Did Brock probably experiment with alcohol and drugs in high school? Sure. A massive percentage of kids do.

    Did Brock probably lie in his testimony? Sure. A massive percentage of people who are on trial lie. (It doesn’t make it “right,” just the reality.)

    Did the woman probably lie in her testimony? Sure for the same reasons above.

    There was another post below my comment from another user which for some reason has been deleted… if you are that user, please re-post as your comments were solid. That post contained this snippet of information:

    —-

    On Pg 6 of 9, of Statement of Victim(VO1), given at 01-18-15, 8:25 PM, Stanford Dept of Public Safety Station, found at PR 045, Incident Report, Case 15-018-0019U…

    “She has blacked out before from drinking, but only when she has been continually drinking for a long time, and it is usually at the end of the night when it happens. She has not blacked out often. (she described a blackout to be where she is still functioning, but not remembering.) She usually makes it home even when she blacks out.”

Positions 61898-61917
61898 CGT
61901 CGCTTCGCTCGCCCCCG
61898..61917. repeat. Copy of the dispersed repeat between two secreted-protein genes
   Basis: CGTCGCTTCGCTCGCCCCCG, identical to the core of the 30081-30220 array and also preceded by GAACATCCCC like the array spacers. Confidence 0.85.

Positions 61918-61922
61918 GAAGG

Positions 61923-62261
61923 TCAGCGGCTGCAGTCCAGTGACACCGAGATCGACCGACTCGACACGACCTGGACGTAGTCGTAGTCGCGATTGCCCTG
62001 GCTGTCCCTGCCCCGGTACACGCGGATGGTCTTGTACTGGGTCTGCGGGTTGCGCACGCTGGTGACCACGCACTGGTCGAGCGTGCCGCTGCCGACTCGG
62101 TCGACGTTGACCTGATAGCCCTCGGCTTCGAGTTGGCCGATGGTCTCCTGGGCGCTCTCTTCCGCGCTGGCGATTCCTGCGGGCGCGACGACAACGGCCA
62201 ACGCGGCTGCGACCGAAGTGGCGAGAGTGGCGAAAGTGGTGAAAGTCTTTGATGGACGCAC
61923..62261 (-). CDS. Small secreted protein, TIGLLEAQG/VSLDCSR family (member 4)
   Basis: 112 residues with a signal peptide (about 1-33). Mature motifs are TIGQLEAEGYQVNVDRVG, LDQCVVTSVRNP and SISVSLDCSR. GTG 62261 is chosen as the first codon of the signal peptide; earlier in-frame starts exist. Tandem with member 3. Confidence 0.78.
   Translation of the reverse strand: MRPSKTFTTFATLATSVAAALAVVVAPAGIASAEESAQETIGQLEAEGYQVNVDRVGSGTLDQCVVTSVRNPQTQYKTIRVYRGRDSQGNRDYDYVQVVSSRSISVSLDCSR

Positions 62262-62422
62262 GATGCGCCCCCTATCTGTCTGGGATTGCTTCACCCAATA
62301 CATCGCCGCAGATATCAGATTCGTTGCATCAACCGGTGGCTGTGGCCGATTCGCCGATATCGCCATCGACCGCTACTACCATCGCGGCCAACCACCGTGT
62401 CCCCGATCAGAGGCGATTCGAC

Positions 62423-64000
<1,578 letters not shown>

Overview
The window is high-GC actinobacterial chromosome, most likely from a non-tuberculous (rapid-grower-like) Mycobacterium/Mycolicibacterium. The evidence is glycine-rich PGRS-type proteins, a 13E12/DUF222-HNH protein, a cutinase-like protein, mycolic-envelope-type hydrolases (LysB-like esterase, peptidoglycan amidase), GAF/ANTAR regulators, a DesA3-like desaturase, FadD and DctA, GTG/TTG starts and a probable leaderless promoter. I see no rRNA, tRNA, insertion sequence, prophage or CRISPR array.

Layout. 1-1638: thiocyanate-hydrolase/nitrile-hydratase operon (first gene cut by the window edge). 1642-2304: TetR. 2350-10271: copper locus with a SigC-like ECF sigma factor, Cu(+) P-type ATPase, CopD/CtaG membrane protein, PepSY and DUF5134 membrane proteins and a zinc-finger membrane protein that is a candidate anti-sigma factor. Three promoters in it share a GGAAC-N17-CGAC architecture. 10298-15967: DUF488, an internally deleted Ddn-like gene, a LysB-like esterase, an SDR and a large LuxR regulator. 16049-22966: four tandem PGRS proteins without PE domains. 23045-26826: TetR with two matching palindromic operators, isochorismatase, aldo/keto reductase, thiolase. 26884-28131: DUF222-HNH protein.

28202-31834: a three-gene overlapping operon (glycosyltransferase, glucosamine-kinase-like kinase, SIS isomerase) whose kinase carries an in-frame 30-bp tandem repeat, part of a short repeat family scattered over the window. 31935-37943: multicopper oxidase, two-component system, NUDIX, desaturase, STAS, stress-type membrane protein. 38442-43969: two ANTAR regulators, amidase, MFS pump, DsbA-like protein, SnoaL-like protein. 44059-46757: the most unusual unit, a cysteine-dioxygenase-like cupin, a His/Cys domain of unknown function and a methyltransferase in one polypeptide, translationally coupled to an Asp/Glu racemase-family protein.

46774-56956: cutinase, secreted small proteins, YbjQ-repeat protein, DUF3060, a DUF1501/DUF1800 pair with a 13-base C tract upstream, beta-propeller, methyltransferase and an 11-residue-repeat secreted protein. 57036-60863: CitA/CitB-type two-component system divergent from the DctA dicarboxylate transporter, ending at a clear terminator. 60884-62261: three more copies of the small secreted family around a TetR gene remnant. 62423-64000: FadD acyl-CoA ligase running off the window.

———-

    So what does the above tell you? It tells me that she is a pretty experienced party girl. I wonder how many times she’s “hooked up” at parties where she was totally sloshed and incoherent, but just chalked those up to “having fun.” We are talking about an individual who clearly does not learn from her mistakes. Now not learning from her mistakes and getting “caught” by the Swedes is ruining Brock Turner’s life forever.

    If the Swedes didn’t show up, there’s a good chance this girl makes it back home (just like she said in the statement above) and then later laughs about it with her sister (while of course never telling her parents nor her boyfriend). But because the Swedes, the police and the hospital were involved, she was basically forced to “save face” and play the role of “victim” so her parents, sister and everyone else doesn’t perceive her as some careless party groupie.

    If you were lying in the hospital with the police and doctors looming over you which would you say:

    Option A: I was a total dumbass, drank too much, hooked up with a cute guy behind a dumpster and passed out.

    Option B: I was a victim! He raped me!